An undeniable shift is underway: powerful technology capabilities are being put into people’s hands, useable without highly specialised skills. It’s not about a single tool or service but the culmination of an array of democratising technologies.

Natural language processing, low-code platforms, and robotic process automation (RPA) are just a few of the capabilities and services making technology more accessible. Each has different and unique applications; all are bringing the innovative power of machines into the hands of people with as little friction as possible.

Democratised technology lets people optimise their work or fix pain points on their own. Without needing to request major IT projects, employees can create a custom dashboard for a group’s finances, build an app to approve and automatically fulfil purchase orders and much more.

Suddenly, the power to create technology solutions is entering the hands of people across the enterprise. Organisations can teach non-IT employees to think like technologists – putting the skills gap in the past.


of public service respondents believe technology democratisation is becoming critical in their ability to ignite innovation across their organisation – only one point less than the private sector.


of public service leaders agree that organisations equipping their people with tools of technology democratisation are building the foundation for greater agility.

This democratisation doesn’t remove IT from the equation, however. IT will still be responsible for the big implementations, scaling successful programmes and injecting the most cutting-edge technology into the business. But democratisation frees IT from many burdens that bog down big projects, like not quite capturing the users’ needs or needing to customise for every user and use case.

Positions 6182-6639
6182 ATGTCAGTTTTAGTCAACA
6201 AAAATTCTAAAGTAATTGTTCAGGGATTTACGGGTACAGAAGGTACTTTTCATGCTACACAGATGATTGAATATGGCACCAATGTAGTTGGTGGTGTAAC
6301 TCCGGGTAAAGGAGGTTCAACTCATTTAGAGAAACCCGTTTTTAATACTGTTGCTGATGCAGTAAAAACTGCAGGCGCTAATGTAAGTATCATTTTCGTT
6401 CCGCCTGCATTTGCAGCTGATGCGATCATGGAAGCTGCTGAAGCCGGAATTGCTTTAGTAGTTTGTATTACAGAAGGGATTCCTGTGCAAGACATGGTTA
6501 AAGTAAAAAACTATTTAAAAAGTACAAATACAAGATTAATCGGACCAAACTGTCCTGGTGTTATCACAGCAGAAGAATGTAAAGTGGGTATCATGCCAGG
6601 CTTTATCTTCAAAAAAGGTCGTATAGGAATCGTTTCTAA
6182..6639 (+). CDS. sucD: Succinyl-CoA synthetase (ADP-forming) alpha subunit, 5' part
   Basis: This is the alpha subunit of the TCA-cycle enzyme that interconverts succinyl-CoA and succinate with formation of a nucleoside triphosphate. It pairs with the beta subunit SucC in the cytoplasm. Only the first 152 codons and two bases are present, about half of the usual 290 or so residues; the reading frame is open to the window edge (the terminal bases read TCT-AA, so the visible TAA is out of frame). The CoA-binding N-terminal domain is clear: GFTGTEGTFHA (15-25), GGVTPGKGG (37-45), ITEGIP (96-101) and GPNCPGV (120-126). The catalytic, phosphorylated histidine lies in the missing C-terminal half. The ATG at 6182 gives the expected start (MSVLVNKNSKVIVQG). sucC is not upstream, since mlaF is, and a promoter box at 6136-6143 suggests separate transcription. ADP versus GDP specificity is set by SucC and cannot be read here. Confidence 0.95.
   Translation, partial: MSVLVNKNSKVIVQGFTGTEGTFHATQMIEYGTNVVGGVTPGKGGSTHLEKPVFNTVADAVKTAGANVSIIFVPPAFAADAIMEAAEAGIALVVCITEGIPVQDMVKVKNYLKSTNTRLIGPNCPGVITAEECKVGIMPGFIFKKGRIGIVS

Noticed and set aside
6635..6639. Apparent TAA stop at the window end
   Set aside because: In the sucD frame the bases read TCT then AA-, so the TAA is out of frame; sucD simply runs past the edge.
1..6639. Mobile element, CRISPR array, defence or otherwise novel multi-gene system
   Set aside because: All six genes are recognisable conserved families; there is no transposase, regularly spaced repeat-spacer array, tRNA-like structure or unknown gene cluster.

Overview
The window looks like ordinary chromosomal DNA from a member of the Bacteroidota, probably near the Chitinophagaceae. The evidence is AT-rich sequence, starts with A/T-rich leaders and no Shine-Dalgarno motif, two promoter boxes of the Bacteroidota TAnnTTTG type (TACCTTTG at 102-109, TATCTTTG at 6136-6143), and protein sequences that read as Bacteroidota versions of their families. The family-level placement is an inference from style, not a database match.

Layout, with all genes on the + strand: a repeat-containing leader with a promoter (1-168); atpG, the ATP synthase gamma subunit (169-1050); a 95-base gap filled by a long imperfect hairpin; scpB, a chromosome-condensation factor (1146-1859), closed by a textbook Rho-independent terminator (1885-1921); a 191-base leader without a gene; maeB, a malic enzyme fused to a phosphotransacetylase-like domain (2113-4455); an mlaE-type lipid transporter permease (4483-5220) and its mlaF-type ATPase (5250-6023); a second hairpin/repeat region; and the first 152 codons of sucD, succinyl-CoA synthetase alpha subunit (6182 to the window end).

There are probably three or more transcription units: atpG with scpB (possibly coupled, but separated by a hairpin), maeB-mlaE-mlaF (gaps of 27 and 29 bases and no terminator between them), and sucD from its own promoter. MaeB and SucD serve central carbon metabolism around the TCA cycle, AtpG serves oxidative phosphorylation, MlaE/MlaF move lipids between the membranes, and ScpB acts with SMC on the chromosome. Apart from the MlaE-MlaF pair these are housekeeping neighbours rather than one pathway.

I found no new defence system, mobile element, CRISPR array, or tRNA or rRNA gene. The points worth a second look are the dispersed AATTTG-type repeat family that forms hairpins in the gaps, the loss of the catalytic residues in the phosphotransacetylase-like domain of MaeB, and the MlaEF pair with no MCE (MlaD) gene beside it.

Instead, IT can focus on large-scale evolutions while the people who are closest to day-to-day business problems can tackle them head-on. Democratised tech tools and capabilities empower people to move from information to insights, addressing problems with technology-driven solutions.

Government agencies can lean on technology democratisation to circumvent the skills gap.

Build in trust

As people transform their relationship with technology, it is imperative that organisations build trust into that technology.


of public service respondents expect moderate or significant investments in non-IT employees’ technology democratisation training next year.


of public service respondents agree such training strategies must include a focus on security and data governance.

The bottom line? Leaders in the future will be the ones who rethink their approach from “who can I hire?” to “how can I empower?”

About the Authors

Valerie Armbrust

Managing Director – Public Service, Technology and Cloud Lead

Mark Jennings

Managing Director – Health & Public Service, UK and Ireland

Christian Bertmann

Managing Director – Technology, Health & Public Service, ASG

Ahmed Hassan

Managing Director – Defence and National Security Lead, Australia and New Zealand

Timo Levo

Managing Director – Public Service, Defence, SAP, Europe


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